Metformin Could Help Prevent Some Breast Cancers

More study is needed to better understand whether there is a cause-effect relationship between metformin and cancer or whether the increased risk owes to an absence of protection from metformin, Sandler said.

The findings were published Jan. 29 in the Annals of Oncology.

Metformin has been hailed as something of a miracle for many diseases other than diabetes. Some research has linked it to a longer life span, reduced risk of vision loss and improved fertility in men and women.

The new study does not suggest that women without diabetes should take metformin to reduce breast cancer risk, said Dr. Pamela Goodwin, co-author of an editorial that accompanied the study. She’s a professor of medicine at the University of Toronto and former director of the Marvelle Koffler Breast Centre at Toronto’s Mount Sinai Hospital.

More research is needed to fully understand the link between diabetes and breast cancer and clarify what role metformin may play, Goodwin said.

Losing weight and engaging in regular physical activity can help lower diabetes risk, she said, adding this may have spillover benefits for breast cancer risk as well.

“If you have type 2 diabetes, get properly treated and in many cases, this means taking metformin. Make sure to get regular mammograms, too,” Goodwin said.

Dr. Sarah Cate, director of the special surveillance and breast program at the Blavatnik Family-Chelsea Medical Center at Mount Sinai in New York City, reviewed the findings.

“Certainly, metformin helps with weight loss, which is linked with estrogen-driven breast cancers, so this may explain why fewer patients on metformin got this type of breast cancer,” she said.

Both Cate and Goodwin noted that the finding on triple-negative breast cancer needs to be fleshed out.

“The number of patients who were found to have triple-negative breast cancer was small, so we cannot draw any practice-changing conclusions from it,” Cate said.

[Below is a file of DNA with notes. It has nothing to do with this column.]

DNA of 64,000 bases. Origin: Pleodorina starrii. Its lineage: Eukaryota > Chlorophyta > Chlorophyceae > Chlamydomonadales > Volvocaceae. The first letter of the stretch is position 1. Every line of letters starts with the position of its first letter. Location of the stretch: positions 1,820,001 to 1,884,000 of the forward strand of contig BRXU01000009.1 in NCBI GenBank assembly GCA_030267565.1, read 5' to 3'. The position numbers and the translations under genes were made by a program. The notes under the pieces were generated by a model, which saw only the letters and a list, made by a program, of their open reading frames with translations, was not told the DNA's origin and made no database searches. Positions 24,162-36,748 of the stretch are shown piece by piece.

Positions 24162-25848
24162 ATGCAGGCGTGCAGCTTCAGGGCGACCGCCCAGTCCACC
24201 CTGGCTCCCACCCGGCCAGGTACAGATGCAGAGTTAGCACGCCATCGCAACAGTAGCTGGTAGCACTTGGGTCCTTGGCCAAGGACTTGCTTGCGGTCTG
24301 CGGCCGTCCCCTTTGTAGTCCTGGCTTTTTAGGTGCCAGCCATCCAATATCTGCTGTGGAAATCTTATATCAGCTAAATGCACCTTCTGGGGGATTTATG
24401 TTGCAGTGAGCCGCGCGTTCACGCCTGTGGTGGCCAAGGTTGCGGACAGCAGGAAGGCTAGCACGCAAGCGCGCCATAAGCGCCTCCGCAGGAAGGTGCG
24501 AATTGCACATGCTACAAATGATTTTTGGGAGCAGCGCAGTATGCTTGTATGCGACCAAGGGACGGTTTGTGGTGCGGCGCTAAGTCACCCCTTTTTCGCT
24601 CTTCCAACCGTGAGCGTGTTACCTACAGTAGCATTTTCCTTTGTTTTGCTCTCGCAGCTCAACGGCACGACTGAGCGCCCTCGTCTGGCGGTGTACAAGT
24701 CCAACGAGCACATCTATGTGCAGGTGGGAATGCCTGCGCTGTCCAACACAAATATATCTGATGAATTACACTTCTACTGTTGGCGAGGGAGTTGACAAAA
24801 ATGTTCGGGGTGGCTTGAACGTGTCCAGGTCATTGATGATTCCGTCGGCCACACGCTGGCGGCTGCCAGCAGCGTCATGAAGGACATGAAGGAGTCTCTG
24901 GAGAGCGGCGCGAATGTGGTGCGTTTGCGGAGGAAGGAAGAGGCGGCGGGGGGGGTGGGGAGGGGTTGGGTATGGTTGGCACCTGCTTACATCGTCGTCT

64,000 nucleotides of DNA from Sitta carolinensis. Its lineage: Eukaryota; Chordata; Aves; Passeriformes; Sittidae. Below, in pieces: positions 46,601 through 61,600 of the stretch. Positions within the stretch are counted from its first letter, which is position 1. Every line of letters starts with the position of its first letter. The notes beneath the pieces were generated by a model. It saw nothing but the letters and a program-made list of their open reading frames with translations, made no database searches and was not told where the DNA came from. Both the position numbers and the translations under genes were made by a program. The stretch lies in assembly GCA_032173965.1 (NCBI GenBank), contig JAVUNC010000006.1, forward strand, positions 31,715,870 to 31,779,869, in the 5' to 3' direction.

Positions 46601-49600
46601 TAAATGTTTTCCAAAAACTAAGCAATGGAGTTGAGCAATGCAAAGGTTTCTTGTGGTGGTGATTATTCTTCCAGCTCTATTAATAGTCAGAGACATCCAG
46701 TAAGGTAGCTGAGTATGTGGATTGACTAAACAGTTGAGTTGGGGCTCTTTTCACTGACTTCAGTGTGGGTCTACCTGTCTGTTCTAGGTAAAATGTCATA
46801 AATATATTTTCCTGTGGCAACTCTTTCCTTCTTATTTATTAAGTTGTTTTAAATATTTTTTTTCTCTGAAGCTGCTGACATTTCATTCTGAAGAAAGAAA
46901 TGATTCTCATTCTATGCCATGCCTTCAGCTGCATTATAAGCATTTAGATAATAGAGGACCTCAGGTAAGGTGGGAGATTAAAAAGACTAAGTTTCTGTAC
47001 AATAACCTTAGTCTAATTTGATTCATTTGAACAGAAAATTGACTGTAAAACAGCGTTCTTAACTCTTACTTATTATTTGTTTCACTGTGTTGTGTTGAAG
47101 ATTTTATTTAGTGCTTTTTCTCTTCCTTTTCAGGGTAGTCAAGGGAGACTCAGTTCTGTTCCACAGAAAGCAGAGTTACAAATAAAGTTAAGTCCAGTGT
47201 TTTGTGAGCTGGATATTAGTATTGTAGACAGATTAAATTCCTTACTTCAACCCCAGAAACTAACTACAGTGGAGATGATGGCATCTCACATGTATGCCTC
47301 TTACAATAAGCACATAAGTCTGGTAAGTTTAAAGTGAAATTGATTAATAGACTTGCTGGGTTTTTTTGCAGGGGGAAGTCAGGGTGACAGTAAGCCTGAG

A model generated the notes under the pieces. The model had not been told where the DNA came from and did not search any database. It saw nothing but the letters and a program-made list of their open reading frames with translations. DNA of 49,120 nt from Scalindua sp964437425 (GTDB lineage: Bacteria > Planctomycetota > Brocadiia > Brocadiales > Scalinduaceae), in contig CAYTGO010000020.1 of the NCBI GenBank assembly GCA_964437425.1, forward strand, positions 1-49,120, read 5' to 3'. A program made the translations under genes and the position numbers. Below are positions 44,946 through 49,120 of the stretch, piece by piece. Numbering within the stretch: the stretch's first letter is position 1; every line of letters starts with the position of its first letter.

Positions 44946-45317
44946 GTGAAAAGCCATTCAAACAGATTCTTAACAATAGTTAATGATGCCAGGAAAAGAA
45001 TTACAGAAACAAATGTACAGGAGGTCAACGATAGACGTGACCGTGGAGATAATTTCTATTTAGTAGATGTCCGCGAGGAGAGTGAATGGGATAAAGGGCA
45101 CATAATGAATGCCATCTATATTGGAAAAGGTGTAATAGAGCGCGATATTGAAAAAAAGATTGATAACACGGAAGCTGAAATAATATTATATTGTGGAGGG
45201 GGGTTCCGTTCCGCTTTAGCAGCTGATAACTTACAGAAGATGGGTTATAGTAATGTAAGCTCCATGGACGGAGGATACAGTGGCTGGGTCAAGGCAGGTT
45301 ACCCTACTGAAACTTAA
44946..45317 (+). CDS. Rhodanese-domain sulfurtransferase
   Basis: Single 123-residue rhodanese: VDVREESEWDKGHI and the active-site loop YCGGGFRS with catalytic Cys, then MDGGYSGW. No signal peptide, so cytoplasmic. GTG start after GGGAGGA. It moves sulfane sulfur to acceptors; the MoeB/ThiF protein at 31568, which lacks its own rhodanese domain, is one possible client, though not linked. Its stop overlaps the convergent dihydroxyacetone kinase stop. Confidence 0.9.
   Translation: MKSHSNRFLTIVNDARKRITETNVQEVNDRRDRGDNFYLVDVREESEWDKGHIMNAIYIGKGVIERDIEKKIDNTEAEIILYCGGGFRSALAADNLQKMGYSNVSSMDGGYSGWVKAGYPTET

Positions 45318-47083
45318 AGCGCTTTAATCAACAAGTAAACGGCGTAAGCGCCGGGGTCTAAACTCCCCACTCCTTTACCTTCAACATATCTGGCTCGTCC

More information offers more information on risk factors for breast cancer.

SOURCES: Dale Sandler, PhD, chief, Epidemiology Branch, U.S. National Institute of Environmental Health Sciences, Research Triangle Park, N.C.; Pamela Goodwin, MD, MSc, professor, medicine, University of Toronto, and former director, Marvelle Koffler Breast Centre, Mount Sinai Hospital, Toronto; Sarah Cate, MD, assistant professor, surgery, Icahn School of Medicine, Mount Sinai, New York City, and director, special surveillance and breast program, Blavatnik Family-Chelsea Medical Center, Mount Sinai, New York City; Annals of Oncology, Jan. 29, 2021

Latest articles

Health Canada received more Johnson & Johnson data on same day as U.S. approval

Health Canada on Saturday received additional data required to inform its decision on Johnson & Johnson's COVID-19 vaccine — the same day the...

Here's What 25 Famous Actors Looked Like In The Beginning Of Their Careers Vs. Now

Young Sandra Oh was adorable!!!View Entire Post ›

Spacewalking astronauts prepare International Space Station for new solar arrays

Two spacewalking astronauts began preparing the International Space Station (ISS) for new solar arrays on Sunday (Feb. 28), battling tough bolts to kick...

23 Best Nintendo Switch Games for Every Player (2021)

The Switch is one of Nintendo's most successful and influential systems ever. There’s something unique about carrying a home-console-quality gaming device everywhere...

Related articles

Leave a reply

Please enter your comment!
Please enter your name here